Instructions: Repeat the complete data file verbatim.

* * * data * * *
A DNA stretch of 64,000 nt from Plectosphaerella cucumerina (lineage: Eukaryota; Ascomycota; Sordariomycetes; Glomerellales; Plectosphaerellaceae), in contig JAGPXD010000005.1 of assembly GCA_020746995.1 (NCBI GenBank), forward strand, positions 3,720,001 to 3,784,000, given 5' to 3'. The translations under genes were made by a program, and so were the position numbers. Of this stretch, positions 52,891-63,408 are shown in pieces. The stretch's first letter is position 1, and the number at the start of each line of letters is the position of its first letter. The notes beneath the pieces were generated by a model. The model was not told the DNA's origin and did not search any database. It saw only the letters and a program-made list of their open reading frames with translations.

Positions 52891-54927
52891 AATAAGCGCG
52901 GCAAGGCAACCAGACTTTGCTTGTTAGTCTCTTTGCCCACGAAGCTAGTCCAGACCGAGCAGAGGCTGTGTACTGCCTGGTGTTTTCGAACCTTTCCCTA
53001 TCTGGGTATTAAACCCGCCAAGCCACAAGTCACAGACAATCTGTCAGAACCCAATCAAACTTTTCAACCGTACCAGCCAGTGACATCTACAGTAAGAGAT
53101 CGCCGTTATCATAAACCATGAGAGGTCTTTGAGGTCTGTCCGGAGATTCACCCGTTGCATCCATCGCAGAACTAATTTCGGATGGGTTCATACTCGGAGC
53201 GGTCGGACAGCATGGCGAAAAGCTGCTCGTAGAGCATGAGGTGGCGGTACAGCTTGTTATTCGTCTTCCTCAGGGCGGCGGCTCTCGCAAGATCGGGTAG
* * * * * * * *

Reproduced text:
A DNA stretch of 64,000 nt from Plectosphaerella cucumerina (lineage: Eukaryota; Ascomycota; Sordariomycetes; Glomerellales; Plectosphaerellaceae), in contig JAGPXD010000005.1 of assembly GCA_020746995.1 (NCBI GenBank), forward strand, positions 3,720,001 to 3,784,000, given 5' to 3'. The translations under genes were made by a program, and so were the position numbers. Of this stretch, positions 52,891-63,408 are shown in pieces. The stretch's first letter is position 1, and the number at the start of each line of letters is the position of its first letter. The notes beneath the pieces were generated by a model. The model was not told the DNA's origin and did not search any database. It saw only the letters and a program-made list of their open reading frames with translations.

Positions 52891-54927
52891 AATAAGCGCG
52901 GCAAGGCAACCAGACTTTGCTTGTTAGTCTCTTTGCCCACGAAGCTAGTCCAGACCGAGCAGAGGCTGTGTACTGCCTGGTGTTTTCGAACCTTTCCCTA
53001 TCTGGGTATTAAACCCGCCAAGCCACAAGTCACAGACAATCTGTCAGAACCCAATCAAACTTTTCAACCGTACCAGCCAGTGACATCTACAGTAAGAGAT
53101 CGCCGTTATCATAAACCATGAGAGGTCTTTGAGGTCTGTCCGGAGATTCACCCGTTGCATCCATCGCAGAACTAATTTCGGATGGGTTCATACTCGGAGC
53201 GGTCGGACAGCATGGCGAAAAGCTGCTCGTAGAGCATGAGGTGGCGGTACAGCTTGTTATTCGTCTTCCTCAGGGCGGCGGCTCTCGCAAGATCGGGTAG